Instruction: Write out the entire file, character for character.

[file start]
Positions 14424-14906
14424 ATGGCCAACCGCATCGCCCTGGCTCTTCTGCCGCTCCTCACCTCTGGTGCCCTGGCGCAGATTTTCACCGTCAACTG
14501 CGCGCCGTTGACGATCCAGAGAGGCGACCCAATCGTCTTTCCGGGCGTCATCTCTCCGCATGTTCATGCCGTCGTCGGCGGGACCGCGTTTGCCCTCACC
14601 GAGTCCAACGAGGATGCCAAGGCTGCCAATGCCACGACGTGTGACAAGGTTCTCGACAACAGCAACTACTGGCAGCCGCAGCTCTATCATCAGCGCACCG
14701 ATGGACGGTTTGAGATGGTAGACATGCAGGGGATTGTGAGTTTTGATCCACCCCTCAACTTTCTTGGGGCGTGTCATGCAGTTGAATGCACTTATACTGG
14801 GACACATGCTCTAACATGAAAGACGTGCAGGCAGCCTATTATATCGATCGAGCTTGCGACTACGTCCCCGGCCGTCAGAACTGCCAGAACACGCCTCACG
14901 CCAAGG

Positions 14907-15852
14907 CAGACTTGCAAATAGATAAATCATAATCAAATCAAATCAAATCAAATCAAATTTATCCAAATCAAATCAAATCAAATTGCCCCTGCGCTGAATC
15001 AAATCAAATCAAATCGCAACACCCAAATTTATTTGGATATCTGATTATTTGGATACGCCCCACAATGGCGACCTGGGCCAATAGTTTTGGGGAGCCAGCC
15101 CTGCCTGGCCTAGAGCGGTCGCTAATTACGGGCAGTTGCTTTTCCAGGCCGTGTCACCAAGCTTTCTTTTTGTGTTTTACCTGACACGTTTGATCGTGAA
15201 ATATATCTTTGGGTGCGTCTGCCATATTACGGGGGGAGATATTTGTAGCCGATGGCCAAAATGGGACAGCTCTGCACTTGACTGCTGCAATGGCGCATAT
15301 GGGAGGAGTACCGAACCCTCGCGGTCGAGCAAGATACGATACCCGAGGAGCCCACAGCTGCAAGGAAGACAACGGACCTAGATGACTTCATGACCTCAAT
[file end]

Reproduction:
Positions 14424-14906
14424 ATGGCCAACCGCATCGCCCTGGCTCTTCTGCCGCTCCTCACCTCTGGTGCCCTGGCGCAGATTTTCACCGTCAACTG
14501 CGCGCCGTTGACGATCCAGAGAGGCGACCCAATCGTCTTTCCGGGCGTCATCTCTCCGCATGTTCATGCCGTCGTCGGCGGGACCGCGTTTGCCCTCACC
14601 GAGTCCAACGAGGATGCCAAGGCTGCCAATGCCACGACGTGTGACAAGGTTCTCGACAACAGCAACTACTGGCAGCCGCAGCTCTATCATCAGCGCACCG
14701 ATGGACGGTTTGAGATGGTAGACATGCAGGGGATTGTGAGTTTTGATCCACCCCTCAACTTTCTTGGGGCGTGTCATGCAGTTGAATGCACTTATACTGG
14801 GACACATGCTCTAACATGAAAGACGTGCAGGCAGCCTATTATATCGATCGAGCTTGCGACTACGTCCCCGGCCGTCAGAACTGCCAGAACACGCCTCACG
14901 CCAAGG

Positions 14907-15852
14907 CAGACTTGCAAATAGATAAATCATAATCAAATCAAATCAAATCAAATCAAATTTATCCAAATCAAATCAAATCAAATTGCCCCTGCGCTGAATC
15001 AAATCAAATCAAATCGCAACACCCAAATTTATTTGGATATCTGATTATTTGGATACGCCCCACAATGGCGACCTGGGCCAATAGTTTTGGGGAGCCAGCC
15101 CTGCCTGGCCTAGAGCGGTCGCTAATTACGGGCAGTTGCTTTTCCAGGCCGTGTCACCAAGCTTTCTTTTTGTGTTTTACCTGACACGTTTGATCGTGAA
15201 ATATATCTTTGGGTGCGTCTGCCATATTACGGGGGGAGATATTTGTAGCCGATGGCCAAAATGGGACAGCTCTGCACTTGACTGCTGCAATGGCGCATAT
15301 GGGAGGAGTACCGAACCCTCGCGGTCGAGCAAGATACGATACCCGAGGAGCCCACAGCTGCAAGGAAGACAACGGACCTAGATGACTTCATGACCTCAAT